Can cannabis consumption also lead to non-toxic psychoses/psychotic symptoms?

In a large-scale enquiry in 1000 persons in New Zealand aged between 18 and 35, 38% reported cannabis consumption. 22% of these subjects reported anxiety and panic attacks and 15% psychotic symptoms following cannabis use. Women reported panic attacks significantly more often than men [20]. In Germany, 36,000 US soldiers were questioned about cannabis consumption. 5120 admitted consuming cannabis at least 3 times weekly. Psychiatric symptoms such as panic attacks or toxic psychoses following consumption of a single high dose of cannabis were reported by 720 soldiers [21]. Van Os and co-workers investigated the effect of cannabis in 4045 healthy subjects and 59 psychotic patients [22]. In a 3-year follow-up investigation the consumers showed a 2.8-fold higher risk (95% CI: 1.2–6.5) of developing psychotic symptoms than non-consuming controls. In the group of patients with pre-existing psychotic symptoms, the risk was 24.2-fold (95% CI: 5.4–107.5) It emerged that the severity of In this study more than 50% of psychotic episodes could be related to consumption of cannabis. The authors concluded that cannabis consumption increases the risk of developing psychotic symptoms in healthy subjects and worsens the prognosis in psychotic patients. The impact of cannabis consumption on the risk of developing psychoses has also been investigated in other studies. Thus, in the National Survey of Mental Health and Well-Being (NSMHWB) [23], a representative poll (N = 10641) showed that cannabis abuse was accompanied by a significant 2.8-fold (95% CI: 1.4–5.9) increased risk of developing psychosis. However, these studies did not further investigate the type of psychosis.

Clinical studies

Can cannabis consumption cause a schizotypal personality?

Cannabis consumption is associated with a schizophrenia-like personality. Several authors show that young consumers and previous consumers have higher scores on schizotypy, and psychoticism scales even when they do not show other psychiatric symptoms. They also show deficits in attentional inhibition and decreased reaction time compared to never-users [24, 25]. The causal relationship of this association is, however, not yet clear: do these personality traits predispose to cannabis abuse or does cannabis abuse induce these changes of personality?

Can cannabis consumption also trigger or even cause schizophrenic psychoses?

A historical cohort study in more than 50,000 Swedish conscripts over an observation period of some 27 years investigated the importance of cannabis consumption for the development of schizophrenia and psychoses [26]: young men who reported previous cannabis consumption on more than 50 occasions at the outset of the observation period showed a 6.7-fold (95% CI: 4.5–10.0) increased risk of later hospitalisation for schizophrenia and other psychoses. The latter author also reported very interesting results in the ABC study (Age, Beginning and Course of Schizophrenia): this study investigated 276 first-time hospitalised schizophrenic patients (232 with first episode) [27, 28]. Twice the number of patients reported a lifetime history of substance abuse than healthy controls – 14.2% versus 7% [9, 29]. Of these patients 88% consumed cannabis, in approx. 60% of whom cannabis consumption preceded even the first still very unspecific symptoms of schizophrenia [29], on average by about 4.5 years [9]. In 35% of cases the first unspecific symptoms were reported to have occurred in the same month as the start of drug consumption. Cannabis-consuming patients were significantly younger than non-consuming patients. The authors therefore concluded that cannabis consumption may have precipitated (triggered) the onset of schizophrenia in predisposed (vulnerable) patients and aggravated the symptoms [29, 30]. However, there may also be a subgroup of patients who have started to use cannabis to attenuate the first [9, 31, 32]. (pre-)psychotic symptoms as a form of self-therapy.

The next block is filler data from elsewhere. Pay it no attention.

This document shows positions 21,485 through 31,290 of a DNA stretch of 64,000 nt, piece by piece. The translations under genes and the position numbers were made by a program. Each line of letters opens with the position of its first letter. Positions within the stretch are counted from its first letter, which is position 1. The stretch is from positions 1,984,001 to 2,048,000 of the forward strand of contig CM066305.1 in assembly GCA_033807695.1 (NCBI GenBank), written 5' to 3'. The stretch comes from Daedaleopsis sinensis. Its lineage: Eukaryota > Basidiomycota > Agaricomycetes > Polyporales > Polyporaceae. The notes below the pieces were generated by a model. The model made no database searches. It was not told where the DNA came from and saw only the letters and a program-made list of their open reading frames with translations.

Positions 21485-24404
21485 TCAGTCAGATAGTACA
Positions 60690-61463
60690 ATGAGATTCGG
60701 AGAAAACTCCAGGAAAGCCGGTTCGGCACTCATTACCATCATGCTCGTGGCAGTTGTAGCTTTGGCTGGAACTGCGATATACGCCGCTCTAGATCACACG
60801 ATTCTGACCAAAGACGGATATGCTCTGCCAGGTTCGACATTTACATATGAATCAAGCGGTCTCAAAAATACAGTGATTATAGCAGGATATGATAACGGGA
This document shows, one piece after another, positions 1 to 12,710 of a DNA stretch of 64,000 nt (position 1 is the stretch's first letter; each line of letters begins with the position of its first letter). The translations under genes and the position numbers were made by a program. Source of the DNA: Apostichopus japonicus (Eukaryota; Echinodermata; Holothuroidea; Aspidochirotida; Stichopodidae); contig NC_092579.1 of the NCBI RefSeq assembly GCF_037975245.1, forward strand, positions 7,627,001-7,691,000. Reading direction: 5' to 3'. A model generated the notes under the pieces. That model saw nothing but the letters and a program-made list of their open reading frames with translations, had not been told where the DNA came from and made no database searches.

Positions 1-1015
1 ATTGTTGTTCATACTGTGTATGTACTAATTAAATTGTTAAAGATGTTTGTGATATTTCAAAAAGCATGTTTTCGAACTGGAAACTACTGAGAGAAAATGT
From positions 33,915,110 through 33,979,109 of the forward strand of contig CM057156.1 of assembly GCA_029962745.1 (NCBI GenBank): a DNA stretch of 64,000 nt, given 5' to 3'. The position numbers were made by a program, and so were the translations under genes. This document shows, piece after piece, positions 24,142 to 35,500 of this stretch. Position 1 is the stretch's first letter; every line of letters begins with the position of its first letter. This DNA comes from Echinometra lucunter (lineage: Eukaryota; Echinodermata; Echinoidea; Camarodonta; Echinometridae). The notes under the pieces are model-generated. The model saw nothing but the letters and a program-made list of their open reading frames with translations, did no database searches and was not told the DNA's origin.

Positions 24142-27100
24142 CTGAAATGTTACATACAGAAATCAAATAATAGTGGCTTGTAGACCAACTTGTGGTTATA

In a recent reanalysis of five large (N = 1011 to 50,053 patients) studies [22, 26, 33–35] Smit et al. pointed out that in these studies there was a clear temporal relationship of antecedent cannabis use before first psychiatric symptoms were observed[11]. Effects of other concomitantly used drugs were excluded and the effects of other confounders were taken into account in four of these studies. In two of them [22, 26] a dose-dependent increase in psychosis risk was observed. As the authors pointed out, this does not imply that psychotic patients “do not use cannabis as a form of ‘self-medication’, but these results do imply that cannabis use increases the risk of later schizophrenia even when self-medication can be ruled out as an explanation” [11]. Verdoux et al. [36] found that young undergraduate students with high vulnerability to development of psychosis reported more unusual perceptions and feelings of thought influence after cannabis consumption than subjects with low vulnerability. Interestingly, they could not find evidence of increased use of cannabis following the occurrence of psychotic experiences. This contradicts the self-medication model in the psychotic stage but not necessarily in the still unspecific prodromal stage. Young age appears to increase the risk of developing psychotic symptoms following cannabis use. In a prospective longitudinal study Arseneault et al. [34] investigated whether adolescent cannabis use is a risk factor for adult schizophreniform disorders. The study was performed in 1037 adolescents from New Zealand and showed that cannabis consumption at age 15 years significantly increased the risk of developing schizophrenia(4.5-fold, 95% CI: 1.1–18.2) up to age 26. However, cannabis consumption at age 18 increased the risk only 1.7-fold (95% CI: 0.7–4.2). These results were corroborated by a birth cohort in 1265 children [35] studied to age 21. The authors showed that subjects fulfilling DSM-IV criteria for cannabis dependence had elevated rates of psychotic symptoms as compared to individuals without cannabis dependence – at age 18 the increase was 3.7-fold (95% CI: 2.8–5.0) and at age 21 2.3- fold (95% CI: 1.7–3.2). This significant increase was still present when data were adjusted for pre-existing symptoms or other background factors. Despite this close association of cannabis use with schizophrenia, the causal relationship between cannabis consumption and schizophrenic psychosis is still controversial. On the one hand, many studies show an increased risk of developing schizophrenia in patients consuming cannabis; on the other hand, in a simulation Degenhardt [37] showed that a causal relationship would have led to a significant increase in the incidence of schizophreniain Australia, which has, however, not been observed [8]. A possible explanation for the lack of evidence of an increase in schizophrenia rates in epidemiological studies may be a reporting bias: in clinical studies, which usually find this association, exposed patients have been systematically studied for psychiatric disturbances in one or more follow-up investigations. This has led to detection of mild psychotic symptoms, which outside clinical studies may not have been detected (underreporting). Also, the proportion of cannabis-induced schizophrenia may be small and, therefore, an increase inschizophrenia rate attributed to cannabis use may not be easily detectable. On the other hand, Boydell et al. [38] recently reported a continuous and statistically significant increase in the incidence of schizophrenia from the London area for the period 1965–1997. Interestingly, this increase was most marked in people under 35 years of age and was not gender-specific. Furthermore, it is conceivable that cannabis is not causal in a narrow sense, but merely triggers the outbreak of schizophrenic psychoses in individuals with a specific (genetic) vulnerability for this disease. Cannabis use would then simply result in earlier manifestation of schizophrenia in these vulnerable patients rather than an increased incidence. Evidence for this has just been published [39]. This alone would also be relevant, since it has important implications for the mental and educational development of these patients. If the onset of first symptoms is earlier, have not usually completed their professional education and have not developed a sufficient social network. Earlier onset due to a “cannabis trigger” may therefore be associated with a worse prognosis of schizophrenia, especially regarding its psychosocial course.